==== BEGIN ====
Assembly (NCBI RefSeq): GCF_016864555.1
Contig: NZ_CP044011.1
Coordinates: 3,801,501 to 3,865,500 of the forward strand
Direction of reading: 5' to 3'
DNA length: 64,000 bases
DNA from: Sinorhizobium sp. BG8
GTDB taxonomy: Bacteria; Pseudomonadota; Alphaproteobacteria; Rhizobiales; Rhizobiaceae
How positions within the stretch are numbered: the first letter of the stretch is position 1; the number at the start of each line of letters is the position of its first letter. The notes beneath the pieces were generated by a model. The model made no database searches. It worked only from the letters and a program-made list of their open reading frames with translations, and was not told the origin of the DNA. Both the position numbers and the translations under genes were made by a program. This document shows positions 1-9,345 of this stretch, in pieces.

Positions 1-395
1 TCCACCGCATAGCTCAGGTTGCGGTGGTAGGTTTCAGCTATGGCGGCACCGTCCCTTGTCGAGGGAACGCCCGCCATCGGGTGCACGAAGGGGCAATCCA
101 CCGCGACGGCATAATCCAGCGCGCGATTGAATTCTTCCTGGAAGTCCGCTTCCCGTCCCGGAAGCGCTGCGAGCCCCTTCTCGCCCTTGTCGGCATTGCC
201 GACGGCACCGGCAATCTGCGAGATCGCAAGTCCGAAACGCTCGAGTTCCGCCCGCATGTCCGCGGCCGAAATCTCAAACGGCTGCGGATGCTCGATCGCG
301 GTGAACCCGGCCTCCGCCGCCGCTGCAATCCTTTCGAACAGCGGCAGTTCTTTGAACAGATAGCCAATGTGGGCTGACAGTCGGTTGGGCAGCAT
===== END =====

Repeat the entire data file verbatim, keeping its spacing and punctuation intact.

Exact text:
Assembly (NCBI RefSeq): GCF_016864555.1
Contig: NZ_CP044011.1
Coordinates: 3,801,501 to 3,865,500 of the forward strand
Direction of reading: 5' to 3'
DNA length: 64,000 bases
DNA from: Sinorhizobium sp. BG8
GTDB taxonomy: Bacteria; Pseudomonadota; Alphaproteobacteria; Rhizobiales; Rhizobiaceae
How positions within the stretch are numbered: the first letter of the stretch is position 1; the number at the start of each line of letters is the position of its first letter. The notes beneath the pieces were generated by a model. The model made no database searches. It worked only from the letters and a program-made list of their open reading frames with translations, and was not told the origin of the DNA. Both the position numbers and the translations under genes were made by a program. This document shows positions 1-9,345 of this stretch, in pieces.

Positions 1-395
1 TCCACCGCATAGCTCAGGTTGCGGTGGTAGGTTTCAGCTATGGCGGCACCGTCCCTTGTCGAGGGAACGCCCGCCATCGGGTGCACGAAGGGGCAATCCA
101 CCGCGACGGCATAATCCAGCGCGCGATTGAATTCTTCCTGGAAGTCCGCTTCCCGTCCCGGAAGCGCTGCGAGCCCCTTCTCGCCCTTGTCGGCATTGCC
201 GACGGCACCGGCAATCTGCGAGATCGCAAGTCCGAAACGCTCGAGTTCCGCCCGCATGTCCGCGGCCGAAATCTCAAACGGCTGCGGATGCTCGATCGCG
301 GTGAACCCGGCCTCCGCCGCCGCTGCAATCCTTTCGAACAGCGGCAGTTCTTTGAACAGATAGCCAATGTGGGCTGACAGTCGGTTGGGCAGCAT